Is there a Washington masterplan to frustrate Huawei’s 5G future before it even takes shape? The company is firefighting on various fronts, including accusations of sanctions busting in Iran, allegations about technology theft, and warnings that its networks risk being tapped by the Chinese state. And as far as Beijing is concerned, the efforts are politically motivated, crystallised by the arrest (at US request) of the company’s chief financial officer Meng Wanzhou in Canada last year (see WiC435).
At times Donald Trump has seemed to link her extradition to the US with negotiations on the trade row. That said, he was initially blindsided by her arrest, which undermines suggestions that a carefully orchestrated ‘masterplan’ is at work. Nonetheless, the Chinese still have their suspicions and they won’t have been eased by news of a fresh US criminal investigation into an older row between Huawei and T-Mobile about the stealing of tech secrets.
The announcement was much to the frustration of China’s foreign ministry, which is questioning the motives behind the “reinvestigation”, saying that the legal dispute had already been resolved.
Beyond the US, Huawei has been hamstrung by a series of announcements from governments either banning its 5G equipment from their networks or announcing reviews of whether to do so.
Huawei’s supporters counter that it simply highlights how the Chinese firm is in pole position for the coming rollout of 5G, forcing its critics to turn to political means to prevent it from taking the lead.
Huawei has often been accused of having a tin ear, but to its credit the Shenzhen-based giant has recognised that the mood is hardening and has tried to reassure its international audience. Last week there was a media tour of one of its smartphone factories in Guangdong, followed by another trip to a company campus nearby. But the clearest sign that Huawei is feeling harried has come from the public intervention of its founder Ren Zhengfei, a man who rarely speaks to journalists.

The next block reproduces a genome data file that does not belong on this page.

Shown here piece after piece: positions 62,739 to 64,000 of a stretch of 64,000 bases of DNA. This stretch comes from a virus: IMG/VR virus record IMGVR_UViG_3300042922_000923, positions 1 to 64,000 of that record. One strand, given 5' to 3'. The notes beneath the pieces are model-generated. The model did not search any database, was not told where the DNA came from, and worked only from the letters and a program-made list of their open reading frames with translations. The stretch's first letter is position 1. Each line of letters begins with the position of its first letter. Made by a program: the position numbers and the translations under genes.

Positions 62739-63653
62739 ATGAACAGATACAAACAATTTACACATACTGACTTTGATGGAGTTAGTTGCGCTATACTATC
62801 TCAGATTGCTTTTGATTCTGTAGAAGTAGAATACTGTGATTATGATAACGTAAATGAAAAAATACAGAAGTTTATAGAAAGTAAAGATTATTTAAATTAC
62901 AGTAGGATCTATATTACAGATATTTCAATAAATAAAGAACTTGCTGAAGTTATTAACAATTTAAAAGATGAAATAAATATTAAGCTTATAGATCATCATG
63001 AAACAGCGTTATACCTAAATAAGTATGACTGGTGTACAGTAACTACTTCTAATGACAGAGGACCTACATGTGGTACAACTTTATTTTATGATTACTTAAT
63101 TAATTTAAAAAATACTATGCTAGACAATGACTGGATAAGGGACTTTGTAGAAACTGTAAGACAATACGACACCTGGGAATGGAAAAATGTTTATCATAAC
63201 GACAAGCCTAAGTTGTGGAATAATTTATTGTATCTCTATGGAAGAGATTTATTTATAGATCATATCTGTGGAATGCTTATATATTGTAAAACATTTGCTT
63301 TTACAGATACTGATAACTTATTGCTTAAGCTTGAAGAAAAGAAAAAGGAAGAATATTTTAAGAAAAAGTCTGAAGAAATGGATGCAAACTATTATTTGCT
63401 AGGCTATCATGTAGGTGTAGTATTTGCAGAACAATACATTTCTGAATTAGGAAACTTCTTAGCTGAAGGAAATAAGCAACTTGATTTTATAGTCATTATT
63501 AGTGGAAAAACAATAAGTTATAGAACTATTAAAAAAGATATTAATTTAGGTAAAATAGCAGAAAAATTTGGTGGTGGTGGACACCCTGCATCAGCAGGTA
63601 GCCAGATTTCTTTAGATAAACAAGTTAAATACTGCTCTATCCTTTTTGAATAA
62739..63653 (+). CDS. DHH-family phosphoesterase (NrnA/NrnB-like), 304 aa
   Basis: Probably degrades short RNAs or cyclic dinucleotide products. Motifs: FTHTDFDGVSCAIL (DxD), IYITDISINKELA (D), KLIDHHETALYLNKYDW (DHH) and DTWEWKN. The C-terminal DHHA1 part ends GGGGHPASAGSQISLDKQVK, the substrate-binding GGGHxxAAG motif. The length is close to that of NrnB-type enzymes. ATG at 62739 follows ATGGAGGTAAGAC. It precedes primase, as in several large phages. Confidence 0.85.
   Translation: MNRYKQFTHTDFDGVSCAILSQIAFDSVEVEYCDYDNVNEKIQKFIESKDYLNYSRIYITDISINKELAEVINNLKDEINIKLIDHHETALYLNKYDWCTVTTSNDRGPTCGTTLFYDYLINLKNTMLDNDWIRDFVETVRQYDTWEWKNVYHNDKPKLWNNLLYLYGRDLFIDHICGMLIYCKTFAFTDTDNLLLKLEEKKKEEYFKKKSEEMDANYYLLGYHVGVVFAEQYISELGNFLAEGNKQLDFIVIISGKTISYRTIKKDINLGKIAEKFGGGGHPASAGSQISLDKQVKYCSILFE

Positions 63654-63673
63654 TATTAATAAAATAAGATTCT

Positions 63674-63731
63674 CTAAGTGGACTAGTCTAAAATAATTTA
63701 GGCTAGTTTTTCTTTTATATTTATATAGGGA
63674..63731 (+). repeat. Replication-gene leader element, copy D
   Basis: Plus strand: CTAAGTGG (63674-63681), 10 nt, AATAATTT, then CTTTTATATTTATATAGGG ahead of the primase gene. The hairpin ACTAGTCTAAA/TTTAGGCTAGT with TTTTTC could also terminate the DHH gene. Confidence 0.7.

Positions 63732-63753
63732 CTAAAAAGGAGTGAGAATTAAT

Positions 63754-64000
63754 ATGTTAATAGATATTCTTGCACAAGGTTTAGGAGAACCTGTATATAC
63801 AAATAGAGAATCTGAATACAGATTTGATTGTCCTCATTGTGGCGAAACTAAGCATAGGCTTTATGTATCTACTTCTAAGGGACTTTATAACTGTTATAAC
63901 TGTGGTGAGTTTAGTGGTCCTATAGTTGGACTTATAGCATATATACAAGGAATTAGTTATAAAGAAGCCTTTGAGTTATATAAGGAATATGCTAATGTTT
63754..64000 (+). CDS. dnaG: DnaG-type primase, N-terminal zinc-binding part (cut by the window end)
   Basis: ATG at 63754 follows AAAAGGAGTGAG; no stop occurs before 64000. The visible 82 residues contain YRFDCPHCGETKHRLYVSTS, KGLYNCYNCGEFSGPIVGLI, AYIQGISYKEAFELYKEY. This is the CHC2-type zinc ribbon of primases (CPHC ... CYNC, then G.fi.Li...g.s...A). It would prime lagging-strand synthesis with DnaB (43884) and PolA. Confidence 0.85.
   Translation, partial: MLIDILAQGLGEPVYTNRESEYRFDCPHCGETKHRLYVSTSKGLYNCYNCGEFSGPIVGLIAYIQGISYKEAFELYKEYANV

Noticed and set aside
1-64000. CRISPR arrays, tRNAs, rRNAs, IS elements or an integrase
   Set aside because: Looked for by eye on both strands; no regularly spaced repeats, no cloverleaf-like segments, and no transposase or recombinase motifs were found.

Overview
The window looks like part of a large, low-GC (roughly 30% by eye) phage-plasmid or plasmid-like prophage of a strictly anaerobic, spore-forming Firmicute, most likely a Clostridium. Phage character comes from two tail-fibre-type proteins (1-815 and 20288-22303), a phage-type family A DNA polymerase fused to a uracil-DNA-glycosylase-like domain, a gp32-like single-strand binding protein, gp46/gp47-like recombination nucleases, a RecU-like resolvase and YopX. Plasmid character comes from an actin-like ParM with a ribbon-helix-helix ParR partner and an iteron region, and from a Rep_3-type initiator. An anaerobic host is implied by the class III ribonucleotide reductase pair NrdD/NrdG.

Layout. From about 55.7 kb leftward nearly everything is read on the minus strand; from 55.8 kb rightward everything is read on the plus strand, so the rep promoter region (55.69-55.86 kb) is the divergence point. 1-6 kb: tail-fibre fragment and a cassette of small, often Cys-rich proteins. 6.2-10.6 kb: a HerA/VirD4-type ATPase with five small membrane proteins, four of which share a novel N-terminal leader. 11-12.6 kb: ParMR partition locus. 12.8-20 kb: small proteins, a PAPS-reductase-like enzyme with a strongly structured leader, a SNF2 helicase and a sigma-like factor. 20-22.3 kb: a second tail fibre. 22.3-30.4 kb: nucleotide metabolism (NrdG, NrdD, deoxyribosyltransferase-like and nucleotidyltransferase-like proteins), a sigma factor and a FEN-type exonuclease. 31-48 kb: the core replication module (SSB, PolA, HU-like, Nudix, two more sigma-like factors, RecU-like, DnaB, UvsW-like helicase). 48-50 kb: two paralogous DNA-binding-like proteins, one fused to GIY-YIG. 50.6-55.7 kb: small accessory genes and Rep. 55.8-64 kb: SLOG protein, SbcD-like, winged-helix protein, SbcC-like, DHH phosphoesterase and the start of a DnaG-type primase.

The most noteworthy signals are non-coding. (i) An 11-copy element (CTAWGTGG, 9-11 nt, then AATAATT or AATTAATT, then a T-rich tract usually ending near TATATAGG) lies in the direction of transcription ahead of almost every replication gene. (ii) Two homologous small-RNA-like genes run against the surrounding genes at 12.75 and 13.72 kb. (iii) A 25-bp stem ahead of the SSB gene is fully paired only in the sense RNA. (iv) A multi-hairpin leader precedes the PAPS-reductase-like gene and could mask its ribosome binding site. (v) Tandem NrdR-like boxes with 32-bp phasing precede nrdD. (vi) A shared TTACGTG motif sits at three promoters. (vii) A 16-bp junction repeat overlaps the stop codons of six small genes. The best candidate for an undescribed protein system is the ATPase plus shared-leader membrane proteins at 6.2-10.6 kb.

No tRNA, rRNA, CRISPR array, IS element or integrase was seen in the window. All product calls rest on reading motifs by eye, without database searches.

Before last week he had agreed to no more than 10 interviews since starting Huawei in 1987, Chinese state television reports. Over the past 10 days he has had three major sit-downs with journalists, including international ones, putting out a three-pronged message.
Firstly he refuted any suggestion that Huawei is linked to the Chinese military or that it comes under pressure from Beijing to pass on information communicated through its networks. Then he tried to talk down some of Huawei’s progress in 5G as “exaggerated”, presumably in a bid to make it seem like less of a threat. “We all shouldn’t be so anxious,” he added, suggesting that the transformative impact of 5G was being overstated too.
Contradicting this approach, Ren then said he wasn’t too worried about the political opposition to Huawei because the clamour from its customers will force their governments to change course over the longer run.
“They are foolish and will lose money if they don’t buy [our products],” he predicted. “We have many things that the European and American countries need, and they will have to purchase from us.”
In the meantime the plan is to try to forget the politics and let the product do the talking by proving itself in the markets where the company is allowed to sell its networks. “We can shift our focus to better serve countries that welcome Huawei,” he explained.
Known for his hard-charging style (see WiC90) and war-like turn of phrase (see WiC326), the 74 year-old admitted to staff on Monday that things won’t get any easier. “In the coming years, the overall situation will probably not be as bright as imagined, we have to prepare for times of hardship,” he said, warning that staff may need to be laid off as the business climate toughens.
“5G cannot possibly become as easy as 4G,” he predicted. “Maybe a mine will go off here and there.”
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